CVS Health to Pay Government $450,000 to Settle Dispute

CVS Health has agreed to pay $450,000 to the federal government to settle allegations that several of its Rhode Island retail pharmacies filled forged and invalid painkiller prescriptions.

The agreement announced Monday is the culmination of a two-year investigation by U.S. Attorney Peter Neronha’s office and the Drug Enforcement Administration’s Office of Diversion Control into several of the Woonsocket, Rhode Island-based CVS’s retail pharmacy locations. The DEA’s Diversion Control offices routinely review pharmacies across the country looking for violations of the Controlled Substances Act, said Jim Martin, a spokesman for the U.S. Attorney’s office in Providence.

CVS has denied wrongdoing. In October 2013, authorities began investigating individuals in Rhode Island who were prescribing various controlled substances without the authority to do so, such as nurse practitioners. Federal investigators said they found that some CVS locations were filling forged prescriptions with invalid prescriber DEA numbers or that the pharmacist filling the prescription knew or had reason to know the prescriptions were invalid or unauthorized and also found that CVS did not keep adequate records of prescriptions.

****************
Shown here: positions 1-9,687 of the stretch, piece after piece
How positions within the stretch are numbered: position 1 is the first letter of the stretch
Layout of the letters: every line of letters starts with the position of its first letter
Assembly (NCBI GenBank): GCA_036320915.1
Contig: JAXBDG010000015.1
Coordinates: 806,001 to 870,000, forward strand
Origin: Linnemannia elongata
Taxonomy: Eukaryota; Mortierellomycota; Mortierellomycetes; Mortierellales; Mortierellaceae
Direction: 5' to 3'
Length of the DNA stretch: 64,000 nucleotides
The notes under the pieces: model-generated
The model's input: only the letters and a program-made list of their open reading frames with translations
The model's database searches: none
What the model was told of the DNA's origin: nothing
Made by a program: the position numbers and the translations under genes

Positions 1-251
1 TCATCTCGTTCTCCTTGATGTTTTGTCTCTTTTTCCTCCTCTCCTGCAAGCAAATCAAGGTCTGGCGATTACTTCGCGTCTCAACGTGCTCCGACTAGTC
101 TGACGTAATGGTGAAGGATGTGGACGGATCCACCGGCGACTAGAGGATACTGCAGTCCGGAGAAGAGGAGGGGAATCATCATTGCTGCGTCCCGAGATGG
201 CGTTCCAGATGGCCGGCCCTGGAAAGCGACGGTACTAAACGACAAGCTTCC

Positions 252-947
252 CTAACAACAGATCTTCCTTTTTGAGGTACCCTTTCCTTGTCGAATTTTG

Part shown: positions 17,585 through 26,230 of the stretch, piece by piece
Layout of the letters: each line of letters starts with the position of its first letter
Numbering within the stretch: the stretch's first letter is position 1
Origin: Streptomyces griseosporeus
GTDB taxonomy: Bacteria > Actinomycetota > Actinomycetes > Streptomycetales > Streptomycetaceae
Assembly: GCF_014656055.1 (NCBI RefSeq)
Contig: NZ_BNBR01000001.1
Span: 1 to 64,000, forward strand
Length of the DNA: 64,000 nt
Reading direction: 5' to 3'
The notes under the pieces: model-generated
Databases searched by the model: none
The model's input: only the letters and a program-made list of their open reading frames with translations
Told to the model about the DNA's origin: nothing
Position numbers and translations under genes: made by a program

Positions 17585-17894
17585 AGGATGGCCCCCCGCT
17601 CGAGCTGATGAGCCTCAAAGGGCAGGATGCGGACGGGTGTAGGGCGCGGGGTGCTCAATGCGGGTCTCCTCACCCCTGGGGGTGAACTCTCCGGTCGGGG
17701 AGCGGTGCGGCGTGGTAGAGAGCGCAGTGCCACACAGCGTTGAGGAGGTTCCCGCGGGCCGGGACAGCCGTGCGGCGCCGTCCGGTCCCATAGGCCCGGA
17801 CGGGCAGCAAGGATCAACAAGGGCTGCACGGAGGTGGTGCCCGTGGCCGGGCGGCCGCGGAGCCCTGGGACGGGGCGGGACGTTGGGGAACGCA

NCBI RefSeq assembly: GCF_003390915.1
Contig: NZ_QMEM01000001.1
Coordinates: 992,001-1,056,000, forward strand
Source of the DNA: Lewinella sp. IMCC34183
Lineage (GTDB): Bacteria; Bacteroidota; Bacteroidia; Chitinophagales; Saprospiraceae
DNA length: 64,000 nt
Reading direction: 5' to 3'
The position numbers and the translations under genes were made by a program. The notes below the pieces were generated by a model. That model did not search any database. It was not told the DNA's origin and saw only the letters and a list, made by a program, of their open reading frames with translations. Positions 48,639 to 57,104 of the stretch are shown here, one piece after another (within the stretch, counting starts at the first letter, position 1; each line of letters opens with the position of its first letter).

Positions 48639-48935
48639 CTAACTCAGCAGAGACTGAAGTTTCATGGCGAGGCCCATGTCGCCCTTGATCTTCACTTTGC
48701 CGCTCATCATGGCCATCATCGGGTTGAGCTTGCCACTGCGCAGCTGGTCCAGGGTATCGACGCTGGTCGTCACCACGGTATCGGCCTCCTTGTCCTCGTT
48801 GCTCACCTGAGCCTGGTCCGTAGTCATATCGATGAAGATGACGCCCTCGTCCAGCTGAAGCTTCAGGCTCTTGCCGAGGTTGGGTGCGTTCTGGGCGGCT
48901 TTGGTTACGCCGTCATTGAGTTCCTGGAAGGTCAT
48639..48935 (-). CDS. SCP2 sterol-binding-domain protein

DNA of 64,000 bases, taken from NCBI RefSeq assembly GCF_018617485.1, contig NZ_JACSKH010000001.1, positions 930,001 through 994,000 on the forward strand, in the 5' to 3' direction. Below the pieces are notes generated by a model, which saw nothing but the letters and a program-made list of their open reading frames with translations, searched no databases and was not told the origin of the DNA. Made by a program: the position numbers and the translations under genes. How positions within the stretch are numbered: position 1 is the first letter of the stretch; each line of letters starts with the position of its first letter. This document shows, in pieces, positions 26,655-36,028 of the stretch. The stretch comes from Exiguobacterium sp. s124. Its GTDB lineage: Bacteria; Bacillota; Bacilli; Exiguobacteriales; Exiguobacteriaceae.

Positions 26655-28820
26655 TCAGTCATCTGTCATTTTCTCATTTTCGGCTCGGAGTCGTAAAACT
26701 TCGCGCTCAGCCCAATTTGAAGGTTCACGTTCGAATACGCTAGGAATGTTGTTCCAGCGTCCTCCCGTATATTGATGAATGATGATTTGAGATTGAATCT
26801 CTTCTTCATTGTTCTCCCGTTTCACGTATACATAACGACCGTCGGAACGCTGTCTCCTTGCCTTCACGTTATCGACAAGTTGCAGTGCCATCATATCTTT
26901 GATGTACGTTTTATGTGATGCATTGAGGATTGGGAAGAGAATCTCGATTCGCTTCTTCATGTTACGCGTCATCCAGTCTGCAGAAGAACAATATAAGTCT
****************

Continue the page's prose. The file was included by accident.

They also said they found that some locations filled prescriptions for the opioid painkiller hydrocodone written by psychiatric nurse practitioners who are not authorized under Rhode Island state law to write such prescriptions. Under the Controlled Substance Act, such painkillers can only be prescribed by a physician. The Department of Justice has a five-year statute of limitations for investigations into civil violations of the Controlled Substances Act. Authorities investigated the conduct beginning in March 2010.

In May, CVS Health paid $22 million to resolve an investigation of two pharmacies in central Florida targeted by federal regulators for the lax sale of powerful painkillers. It was part of a larger crackdown in Florida on illegal sales of drugs like oxycodone and hydrocodone.